swarthy

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English[edit]

Etymology[edit]

Alteration of swarty, from swart +‎ -y, from Old English sweart (black).

Pronunciation[edit]

Adjective[edit]

swarthy (comparative swarthier, superlative swarthiest)

  1. Tawny, dusky, dark.
  2. Dark-skinned.
    • 1712, Joseph Addison, Cato: A tragedy, published 1750, page 44:
      Their swarthy Hosts wou'd darken all our Plains, / Doubling the native Horror of the War, / And making Death more grim.
  3. Darker-skinned than white, but lighter-skinned than tawny.
    • 1751, Benjamin Franklin, "Observations Concerning the Increase of Mankind"
      the Number of purely white People in the World is proportionably very small. All Africa is black or tawny. Asia chiefly tawny. America (exclusive of the new Comers) wholly so. And in Europe, the Spaniards, Italians, French, Russians and Swedes, are generally of what we call a swarthy Complexion; as are the Germans also, the Saxons only excepted, who with the English, make the principal Body of White People
    • 2016 "Luther the Reformer: The Story of the Man and His Career, Second Edition" page 11
      Such was the religion that a young, swarthy man of medium height took with him as he trudged off to the University of Erfurt in May 1501.
  4. (nonstandard) Evil, malicious.
  5. (nonstandard) Weathered, rough.
    • 2003, “Curious George”, in Dead Like Me, season 1, episode 3, written by Peter Ocko, Showtime, Vancouver: MGM, 28:10 from the start:
      Mason: "Okay, how do I look, really?"
      Betty: "…'Swarthy.'"
      Mason: "Well, is that good?"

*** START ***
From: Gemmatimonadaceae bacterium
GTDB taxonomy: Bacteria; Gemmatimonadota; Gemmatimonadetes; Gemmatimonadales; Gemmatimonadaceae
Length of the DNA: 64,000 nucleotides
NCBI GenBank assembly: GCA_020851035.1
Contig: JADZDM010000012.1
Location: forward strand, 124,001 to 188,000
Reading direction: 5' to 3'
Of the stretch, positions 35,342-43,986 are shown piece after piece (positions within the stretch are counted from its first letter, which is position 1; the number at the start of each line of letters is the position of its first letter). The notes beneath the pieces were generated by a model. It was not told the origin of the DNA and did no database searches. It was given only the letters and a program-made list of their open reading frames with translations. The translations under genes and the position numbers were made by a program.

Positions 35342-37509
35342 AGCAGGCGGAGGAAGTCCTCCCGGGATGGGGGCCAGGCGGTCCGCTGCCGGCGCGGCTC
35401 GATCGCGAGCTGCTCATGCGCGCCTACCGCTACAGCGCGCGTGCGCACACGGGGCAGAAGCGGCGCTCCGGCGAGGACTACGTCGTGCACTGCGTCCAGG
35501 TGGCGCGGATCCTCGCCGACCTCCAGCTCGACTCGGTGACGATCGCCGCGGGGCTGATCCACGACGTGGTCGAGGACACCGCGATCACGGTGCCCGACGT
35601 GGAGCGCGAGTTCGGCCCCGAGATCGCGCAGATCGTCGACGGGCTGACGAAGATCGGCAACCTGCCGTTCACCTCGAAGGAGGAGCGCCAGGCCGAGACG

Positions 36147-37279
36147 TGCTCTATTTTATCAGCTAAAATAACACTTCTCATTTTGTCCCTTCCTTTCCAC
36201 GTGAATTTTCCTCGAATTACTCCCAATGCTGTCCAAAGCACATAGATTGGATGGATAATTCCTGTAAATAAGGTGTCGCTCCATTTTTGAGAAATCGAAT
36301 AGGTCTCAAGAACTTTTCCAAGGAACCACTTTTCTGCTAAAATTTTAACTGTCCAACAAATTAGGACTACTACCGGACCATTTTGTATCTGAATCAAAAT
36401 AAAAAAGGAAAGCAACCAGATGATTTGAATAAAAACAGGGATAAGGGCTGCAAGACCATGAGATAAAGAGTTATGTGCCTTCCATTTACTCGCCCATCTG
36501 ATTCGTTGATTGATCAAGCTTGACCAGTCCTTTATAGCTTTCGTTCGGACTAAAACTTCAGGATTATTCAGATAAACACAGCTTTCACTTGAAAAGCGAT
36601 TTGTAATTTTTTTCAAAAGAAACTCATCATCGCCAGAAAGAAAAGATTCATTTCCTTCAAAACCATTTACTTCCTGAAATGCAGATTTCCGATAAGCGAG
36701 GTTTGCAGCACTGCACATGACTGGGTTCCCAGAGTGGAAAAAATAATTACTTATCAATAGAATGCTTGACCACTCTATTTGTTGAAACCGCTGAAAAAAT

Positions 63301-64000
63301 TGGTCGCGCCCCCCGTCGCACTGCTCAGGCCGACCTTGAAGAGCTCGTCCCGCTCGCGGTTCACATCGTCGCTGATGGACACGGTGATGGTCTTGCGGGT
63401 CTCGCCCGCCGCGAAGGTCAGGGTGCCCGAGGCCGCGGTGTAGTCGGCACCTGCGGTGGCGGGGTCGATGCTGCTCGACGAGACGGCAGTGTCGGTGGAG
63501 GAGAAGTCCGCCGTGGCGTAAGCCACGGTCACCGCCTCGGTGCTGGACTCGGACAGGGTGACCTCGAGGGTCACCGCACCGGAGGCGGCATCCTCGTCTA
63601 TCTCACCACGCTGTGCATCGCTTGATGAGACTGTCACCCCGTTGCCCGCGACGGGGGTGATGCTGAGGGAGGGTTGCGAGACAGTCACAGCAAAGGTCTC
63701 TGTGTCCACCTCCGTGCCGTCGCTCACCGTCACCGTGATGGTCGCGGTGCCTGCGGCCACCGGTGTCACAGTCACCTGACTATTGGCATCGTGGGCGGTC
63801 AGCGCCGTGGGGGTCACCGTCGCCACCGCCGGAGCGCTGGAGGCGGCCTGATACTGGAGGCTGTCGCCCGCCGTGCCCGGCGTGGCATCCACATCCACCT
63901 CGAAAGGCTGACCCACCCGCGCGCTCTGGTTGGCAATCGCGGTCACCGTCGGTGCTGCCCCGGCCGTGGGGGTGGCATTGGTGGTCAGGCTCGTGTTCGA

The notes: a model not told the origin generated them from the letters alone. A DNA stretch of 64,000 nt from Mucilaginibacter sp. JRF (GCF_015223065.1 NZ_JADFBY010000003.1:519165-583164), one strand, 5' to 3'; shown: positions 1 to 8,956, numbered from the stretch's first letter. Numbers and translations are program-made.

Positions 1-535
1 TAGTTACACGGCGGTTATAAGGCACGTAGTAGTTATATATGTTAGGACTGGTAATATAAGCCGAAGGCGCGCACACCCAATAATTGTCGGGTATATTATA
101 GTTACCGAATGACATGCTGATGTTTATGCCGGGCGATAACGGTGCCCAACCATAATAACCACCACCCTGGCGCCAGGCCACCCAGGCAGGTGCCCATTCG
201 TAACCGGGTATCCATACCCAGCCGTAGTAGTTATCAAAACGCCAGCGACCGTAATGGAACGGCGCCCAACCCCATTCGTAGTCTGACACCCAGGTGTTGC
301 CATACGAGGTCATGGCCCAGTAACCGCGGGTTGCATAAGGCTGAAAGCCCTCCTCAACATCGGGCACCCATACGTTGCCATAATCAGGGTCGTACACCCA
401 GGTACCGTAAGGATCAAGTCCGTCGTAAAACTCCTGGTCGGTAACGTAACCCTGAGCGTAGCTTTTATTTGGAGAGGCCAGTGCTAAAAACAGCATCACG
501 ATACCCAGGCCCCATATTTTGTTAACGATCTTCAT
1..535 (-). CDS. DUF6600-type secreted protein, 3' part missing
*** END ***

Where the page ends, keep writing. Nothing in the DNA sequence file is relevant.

Betty: "Depends if you like 'swarthy.'"
      Mason: "Do you like 'swarthy'?"
      Betty: "Not particularly."

Synonyms[edit]

Translations[edit]

Noun[edit]

swarthy (plural swarthies)

  1. A swarthy person.
    • 1900, The Whole Prose Romances of François-Marie Arouet de Voltaire, page 70
      Finally I saw all our Italian women and my mother, torn in pieces, cut up, massacred by the monsters who contended for them ; the captives, my companions, the Moors who had taken us, the soldiers, the sailors, the blacks, the whites, the swarthies, the mulattoes, and lastly, my captain himself, were all slain
    • 1962, The Skipper volume 22, page 21
      Then one of the swarthies popped a couple of shovels of coal into the small fo'c's'le stove — for it was cold that July night Down Under — and everyone began to talk.
    • 1980, The secret of Sam Marlow: The Further Adventures of the Man with Bogart's Face, page 12
      Hobby Lobby made a slight motion with his left hand and the swarthies froze in the desert.
    • 1997, The Chariton Review, Volume 23, Issue 1, page 71
      The swarthies just stood waiting for whatever was in the air. I wanted to get up and walk away. But I didn't even budge.
    • 2010, Sympathy for the Devil, page 366
      Real controversial stuff, sure, but you know what, he was actually in the dead center of polite opinion when it came to the Negroes and the swarthies and money-grubbing kikes and all those other lovely stereotypes.
    • 2014, Dead Men Don't Eat Lunch, page 52
      The swarthies didn't bother to threaten us this time; instead, they mocked us with catcalls and whistles, as we squeezed past them in abject humiliation.
    • 2015, Everything is Happening: Journey into a Painting, page 24
      A school friend of mine, Gavin, one of the swarthies, organised one May afternoon a tea party at his parents' house in Cheyne Walk.